2. A soul entirely oblivious of self is also completely disinterested. It no longer serves God in a mercenary spirit, with more regard for the reward which it may receive than for His glory, but it is "at His service", according to St Teresa's beautiful expression, "gratuitously, as great lords serve their king" (L). This should be the attitude of an interior soul called by God to a life of intimacy with Him. Such a one should act not as a hireling, but as a daughter or a spouse. Here we have one of the most beautiful fruits of the hidden life. St John of the Cross teaches that "more pleasing to God is one good work, however small it be, that is done in secret with no desire that it be known, than a thousand that are done with the desire that they be known to men. For he that with purest love does such works for God's sake, not only cares nothing to have men see him, but does them not even that God Himself may see him. Such a man, even though God were never to know it, would not cease to render Him the same services, with the same joy and purity of love" (SMI, 20).

This total purity of intention makes the soul act for God alone and never for personal interest, even of a spiritual nature. God will certainly reward our good works, but concern about this is wholly abandoned to Him as long as the soul is intent only on giving Him pleasure. The hidden life thus finds its culminating point in a complete disinterestedness, not only concerning human rewards and praises, but also in regard to spiritual consolations; our soul seeks God alone and God alone is sufficient for us. Even if, apparently unaware of our love and our services, He leaves us in aridity and abandonment, we do not worry nor stop on this account, since the one motive which actuates us is to please God alone.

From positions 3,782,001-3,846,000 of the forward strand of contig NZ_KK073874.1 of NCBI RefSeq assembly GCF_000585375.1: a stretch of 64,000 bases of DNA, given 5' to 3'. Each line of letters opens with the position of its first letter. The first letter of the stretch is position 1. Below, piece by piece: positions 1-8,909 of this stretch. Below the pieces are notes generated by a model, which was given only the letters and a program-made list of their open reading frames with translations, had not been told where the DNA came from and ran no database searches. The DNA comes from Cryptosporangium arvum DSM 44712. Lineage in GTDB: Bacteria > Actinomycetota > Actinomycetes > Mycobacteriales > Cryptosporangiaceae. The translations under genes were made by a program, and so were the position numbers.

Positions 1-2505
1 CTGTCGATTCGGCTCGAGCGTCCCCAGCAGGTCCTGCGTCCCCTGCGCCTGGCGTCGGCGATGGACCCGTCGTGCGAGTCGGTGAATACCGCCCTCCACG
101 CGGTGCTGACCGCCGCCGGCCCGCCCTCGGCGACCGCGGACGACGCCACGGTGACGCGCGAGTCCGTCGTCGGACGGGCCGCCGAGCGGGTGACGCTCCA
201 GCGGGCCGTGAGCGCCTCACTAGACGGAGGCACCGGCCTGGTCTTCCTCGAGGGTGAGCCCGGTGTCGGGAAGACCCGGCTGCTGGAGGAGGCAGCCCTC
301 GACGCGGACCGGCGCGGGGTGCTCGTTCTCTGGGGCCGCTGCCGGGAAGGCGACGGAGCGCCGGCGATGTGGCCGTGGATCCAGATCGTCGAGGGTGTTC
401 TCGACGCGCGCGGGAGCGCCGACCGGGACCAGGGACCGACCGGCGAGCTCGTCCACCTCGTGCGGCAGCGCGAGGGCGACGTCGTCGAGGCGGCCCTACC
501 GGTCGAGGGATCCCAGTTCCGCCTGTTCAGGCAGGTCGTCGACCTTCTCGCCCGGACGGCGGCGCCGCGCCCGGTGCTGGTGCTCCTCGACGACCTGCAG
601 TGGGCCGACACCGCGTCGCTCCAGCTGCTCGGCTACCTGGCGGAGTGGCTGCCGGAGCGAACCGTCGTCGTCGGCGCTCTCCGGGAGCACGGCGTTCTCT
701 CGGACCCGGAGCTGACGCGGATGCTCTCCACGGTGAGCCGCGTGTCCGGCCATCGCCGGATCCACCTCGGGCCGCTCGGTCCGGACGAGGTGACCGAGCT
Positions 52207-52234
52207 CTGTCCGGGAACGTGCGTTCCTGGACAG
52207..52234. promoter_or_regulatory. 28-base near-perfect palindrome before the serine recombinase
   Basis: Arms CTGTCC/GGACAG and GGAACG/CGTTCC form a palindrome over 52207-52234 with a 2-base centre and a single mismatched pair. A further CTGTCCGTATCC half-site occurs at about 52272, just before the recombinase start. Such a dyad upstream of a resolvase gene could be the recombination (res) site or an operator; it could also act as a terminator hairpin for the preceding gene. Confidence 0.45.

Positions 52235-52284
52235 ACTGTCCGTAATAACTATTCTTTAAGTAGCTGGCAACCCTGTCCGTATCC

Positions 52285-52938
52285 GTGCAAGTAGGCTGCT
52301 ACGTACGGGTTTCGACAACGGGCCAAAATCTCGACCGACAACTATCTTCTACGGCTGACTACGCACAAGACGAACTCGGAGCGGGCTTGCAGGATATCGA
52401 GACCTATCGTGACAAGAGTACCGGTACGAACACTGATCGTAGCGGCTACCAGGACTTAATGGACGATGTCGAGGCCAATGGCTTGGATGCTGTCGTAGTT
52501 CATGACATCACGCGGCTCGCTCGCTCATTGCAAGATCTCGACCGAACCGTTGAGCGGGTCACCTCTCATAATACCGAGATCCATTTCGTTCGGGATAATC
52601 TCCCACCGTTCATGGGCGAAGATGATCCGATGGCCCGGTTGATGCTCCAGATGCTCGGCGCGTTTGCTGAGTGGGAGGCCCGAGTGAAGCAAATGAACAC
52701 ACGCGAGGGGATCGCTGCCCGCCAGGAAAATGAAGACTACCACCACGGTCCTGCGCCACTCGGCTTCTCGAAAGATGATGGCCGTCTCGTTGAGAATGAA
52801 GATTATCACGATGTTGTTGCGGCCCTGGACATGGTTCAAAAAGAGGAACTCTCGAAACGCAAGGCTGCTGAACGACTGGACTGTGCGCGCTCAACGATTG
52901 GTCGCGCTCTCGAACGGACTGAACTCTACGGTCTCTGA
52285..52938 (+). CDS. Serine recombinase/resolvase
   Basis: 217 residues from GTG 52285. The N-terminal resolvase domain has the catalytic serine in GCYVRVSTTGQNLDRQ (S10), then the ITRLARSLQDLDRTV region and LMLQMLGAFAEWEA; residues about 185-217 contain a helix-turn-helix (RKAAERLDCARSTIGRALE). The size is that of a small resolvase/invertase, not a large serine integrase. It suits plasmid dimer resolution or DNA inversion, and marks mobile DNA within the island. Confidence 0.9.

Wednesday, 27 February 2013


I often feel very weak and small when I compare myself to other people, such as the Saints and certain people I know personally; and I am inclined to feel ashamed of this weakness. These people have all had heavy crosses to bear, and they manifestly do not give way under the weight of these crosses. But I? I have a fairly good life. It has its ups and downs, of course, and its many little crosses; but nothing which would seem particularly significant or worth complaining about. And yet I am so easily tempted to discouragement and frustration, drawn into depression and sadness by these little things. I so easily give way under small burdens, making these small things seem so much bigger and heavier than they really ought to be.  Most of my suffering, then, would seem to be purely psychological. In light of all this, to compare myself to other people has honestly become quite humiliating to me. Why am I so weak?